Claire said the NHS was working hard on suicide prevention, noting it could only successfully be done in partnership with universities, local authorities, the police and employers. She said she was regularly asked whether there had been an increase in Covid-related suicides, but said it was too early to tell, however, there had been an increase in deliberate self-harm. Finally, she outlined that NHS England and NHS Improvement are working with Public Health England to relaunch Every Mind Matters.


Tahmina Choudhrey spoke about the demographic of Middlesex University students- over half had been eligible for free school meals and over 70% BAME- and the need for well-designed and appropriate mental health and wellbeing services. She also noted a large proportion were training for key public sector jobs, and had therefore been called on to step up to the front line during the pandemic.

She stated the lack of understanding about BAME communities had led to students falling through gaps and thought this could in part be tackled by introducing culturally competent training delivered to staff beyond basic unconscious bias training. She acknowledged the funding challenges facing university mental health services, and thought it was important to manage students’ expectations of university support services compared with those offered by the NHS.

Tahmina reminded attendees that international students, as well as those from a BAME background, were often overlooked when establishing preventative measures and support services, and it was therefore important for institutions to co-design services with local community groups and student union cultural groups to ensure they are impactful for all students.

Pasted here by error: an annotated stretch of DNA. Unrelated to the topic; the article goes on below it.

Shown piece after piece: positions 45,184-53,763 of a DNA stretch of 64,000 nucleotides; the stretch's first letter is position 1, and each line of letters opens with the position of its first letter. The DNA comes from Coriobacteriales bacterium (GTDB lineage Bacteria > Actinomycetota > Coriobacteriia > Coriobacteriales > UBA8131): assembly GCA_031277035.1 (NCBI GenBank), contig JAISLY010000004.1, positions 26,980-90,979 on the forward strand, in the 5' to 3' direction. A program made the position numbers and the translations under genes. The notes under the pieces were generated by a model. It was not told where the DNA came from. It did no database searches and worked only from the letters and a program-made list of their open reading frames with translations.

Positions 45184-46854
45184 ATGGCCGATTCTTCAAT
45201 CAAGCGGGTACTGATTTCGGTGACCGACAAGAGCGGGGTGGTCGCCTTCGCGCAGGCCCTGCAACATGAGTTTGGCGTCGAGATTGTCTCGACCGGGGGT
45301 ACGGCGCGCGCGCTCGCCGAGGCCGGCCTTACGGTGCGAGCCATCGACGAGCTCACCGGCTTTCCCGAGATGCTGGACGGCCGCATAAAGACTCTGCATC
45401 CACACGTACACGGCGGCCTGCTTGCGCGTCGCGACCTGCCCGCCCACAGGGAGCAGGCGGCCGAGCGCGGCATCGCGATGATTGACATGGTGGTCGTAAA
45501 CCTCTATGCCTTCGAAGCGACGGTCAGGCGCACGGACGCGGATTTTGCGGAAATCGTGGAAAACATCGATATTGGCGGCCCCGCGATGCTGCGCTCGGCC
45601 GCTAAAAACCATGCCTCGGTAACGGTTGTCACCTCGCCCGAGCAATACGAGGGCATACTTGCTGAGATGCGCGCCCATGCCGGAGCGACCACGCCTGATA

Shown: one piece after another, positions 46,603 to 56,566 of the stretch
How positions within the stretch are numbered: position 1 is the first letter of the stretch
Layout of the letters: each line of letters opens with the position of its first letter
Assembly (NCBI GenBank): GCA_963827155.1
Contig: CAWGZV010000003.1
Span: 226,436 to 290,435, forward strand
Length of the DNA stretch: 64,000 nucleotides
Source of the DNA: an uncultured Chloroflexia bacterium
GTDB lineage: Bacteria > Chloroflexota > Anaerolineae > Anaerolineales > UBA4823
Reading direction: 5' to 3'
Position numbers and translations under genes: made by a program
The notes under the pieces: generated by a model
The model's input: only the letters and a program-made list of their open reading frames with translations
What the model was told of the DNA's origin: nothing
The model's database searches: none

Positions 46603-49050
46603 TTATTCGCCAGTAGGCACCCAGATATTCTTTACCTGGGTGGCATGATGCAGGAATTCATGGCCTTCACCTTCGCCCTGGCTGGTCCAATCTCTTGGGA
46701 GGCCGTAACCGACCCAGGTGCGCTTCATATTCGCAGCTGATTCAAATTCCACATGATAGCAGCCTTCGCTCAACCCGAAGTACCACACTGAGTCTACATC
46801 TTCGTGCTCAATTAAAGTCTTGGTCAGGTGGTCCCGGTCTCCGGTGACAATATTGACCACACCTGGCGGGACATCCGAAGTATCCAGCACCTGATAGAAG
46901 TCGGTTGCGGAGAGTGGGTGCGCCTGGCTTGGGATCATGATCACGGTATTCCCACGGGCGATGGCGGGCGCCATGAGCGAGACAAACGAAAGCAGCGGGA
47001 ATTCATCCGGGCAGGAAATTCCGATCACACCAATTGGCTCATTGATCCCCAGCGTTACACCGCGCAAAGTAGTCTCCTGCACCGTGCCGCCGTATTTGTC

Sandeep Ranote referred to the Universities UK publications StepChange and Minding our Future, and the finding that 94% of universities had reported a significant increase in demand for counselling services in recent years. Some progress had been made to overcome the stigma around mental ill health but a problem still remained she said, referring to the huge discrepancy between the number of students self-reporting a mental health condition in surveys compared with those that declared a condition on university application forms.

Acknowledging that every suicide was a tragedy, Sandeep reminded attendees that the suicide rate among students was lower than that of the general population while stressing that additional work was needed between the NUS and universities to reduce numbers. Graduates regularly reported significantly higher positive wellbeing than non-graduates and therefore focus on supporting students to finish their courses.

She turned to the establishment of the Greater Manchester Universities Student Mental Health Service which was designed to support the students of four universities and a conservatorium, including 19,000 international students. After initial issues with industry funding caused by the pandemic, she told attendees £1.75million had been dedicated to the two year pilot which aimed to provide services to all students, without the need for a GP referral, and was designed to avoid confusion and students ‘getting lost’.

The Greater Manchester pilot had already produced positive results for the student population, including an 18.6% decrease in A&E attendance and positive student retention rates for the universities involved. There had also been positive signs for the service reaching students in BAME communities that had historically been less likely to access traditional mental health support services.

Finally, Sandeep spoke about the positive impact of digital enablers to broaden services’ reach, but stressed that a balance needed to be struck between digital and in-person services to meet the needs of all students.